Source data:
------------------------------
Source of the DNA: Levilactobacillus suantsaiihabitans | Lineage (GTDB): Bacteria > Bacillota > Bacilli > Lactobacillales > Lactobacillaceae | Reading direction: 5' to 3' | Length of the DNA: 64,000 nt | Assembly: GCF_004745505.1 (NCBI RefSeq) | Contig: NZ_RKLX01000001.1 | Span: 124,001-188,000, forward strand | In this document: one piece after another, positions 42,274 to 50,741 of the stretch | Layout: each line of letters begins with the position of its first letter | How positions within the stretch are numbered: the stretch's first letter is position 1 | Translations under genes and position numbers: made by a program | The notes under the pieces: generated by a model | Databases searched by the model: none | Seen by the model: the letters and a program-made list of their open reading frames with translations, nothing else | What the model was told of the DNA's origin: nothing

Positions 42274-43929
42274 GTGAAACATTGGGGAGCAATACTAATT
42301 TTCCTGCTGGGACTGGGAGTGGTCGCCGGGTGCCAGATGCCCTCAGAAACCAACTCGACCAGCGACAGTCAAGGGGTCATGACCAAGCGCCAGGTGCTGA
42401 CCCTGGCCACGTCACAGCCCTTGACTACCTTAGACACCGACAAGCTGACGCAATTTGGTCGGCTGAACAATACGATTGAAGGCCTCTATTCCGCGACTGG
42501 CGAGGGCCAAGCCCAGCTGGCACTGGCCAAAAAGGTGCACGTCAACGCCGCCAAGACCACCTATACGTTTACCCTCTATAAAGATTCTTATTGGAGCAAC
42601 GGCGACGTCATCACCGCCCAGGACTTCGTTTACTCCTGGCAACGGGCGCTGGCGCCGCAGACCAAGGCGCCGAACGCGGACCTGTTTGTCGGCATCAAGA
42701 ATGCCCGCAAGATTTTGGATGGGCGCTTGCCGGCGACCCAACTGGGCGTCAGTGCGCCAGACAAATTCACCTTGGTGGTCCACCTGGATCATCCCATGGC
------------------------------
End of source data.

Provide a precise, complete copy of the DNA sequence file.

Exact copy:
Source of the DNA: Levilactobacillus suantsaiihabitans | Lineage (GTDB): Bacteria > Bacillota > Bacilli > Lactobacillales > Lactobacillaceae | Reading direction: 5' to 3' | Length of the DNA: 64,000 nt | Assembly: GCF_004745505.1 (NCBI RefSeq) | Contig: NZ_RKLX01000001.1 | Span: 124,001-188,000, forward strand | In this document: one piece after another, positions 42,274 to 50,741 of the stretch | Layout: each line of letters begins with the position of its first letter | How positions within the stretch are numbered: the stretch's first letter is position 1 | Translations under genes and position numbers: made by a program | The notes under the pieces: generated by a model | Databases searched by the model: none | Seen by the model: the letters and a program-made list of their open reading frames with translations, nothing else | What the model was told of the DNA's origin: nothing

Positions 42274-43929
42274 GTGAAACATTGGGGAGCAATACTAATT
42301 TTCCTGCTGGGACTGGGAGTGGTCGCCGGGTGCCAGATGCCCTCAGAAACCAACTCGACCAGCGACAGTCAAGGGGTCATGACCAAGCGCCAGGTGCTGA
42401 CCCTGGCCACGTCACAGCCCTTGACTACCTTAGACACCGACAAGCTGACGCAATTTGGTCGGCTGAACAATACGATTGAAGGCCTCTATTCCGCGACTGG
42501 CGAGGGCCAAGCCCAGCTGGCACTGGCCAAAAAGGTGCACGTCAACGCCGCCAAGACCACCTATACGTTTACCCTCTATAAAGATTCTTATTGGAGCAAC
42601 GGCGACGTCATCACCGCCCAGGACTTCGTTTACTCCTGGCAACGGGCGCTGGCGCCGCAGACCAAGGCGCCGAACGCGGACCTGTTTGTCGGCATCAAGA
42701 ATGCCCGCAAGATTTTGGATGGGCGCTTGCCGGCGACCCAACTGGGCGTCAGTGCGCCAGACAAATTCACCTTGGTGGTCCACCTGGATCATCCCATGGC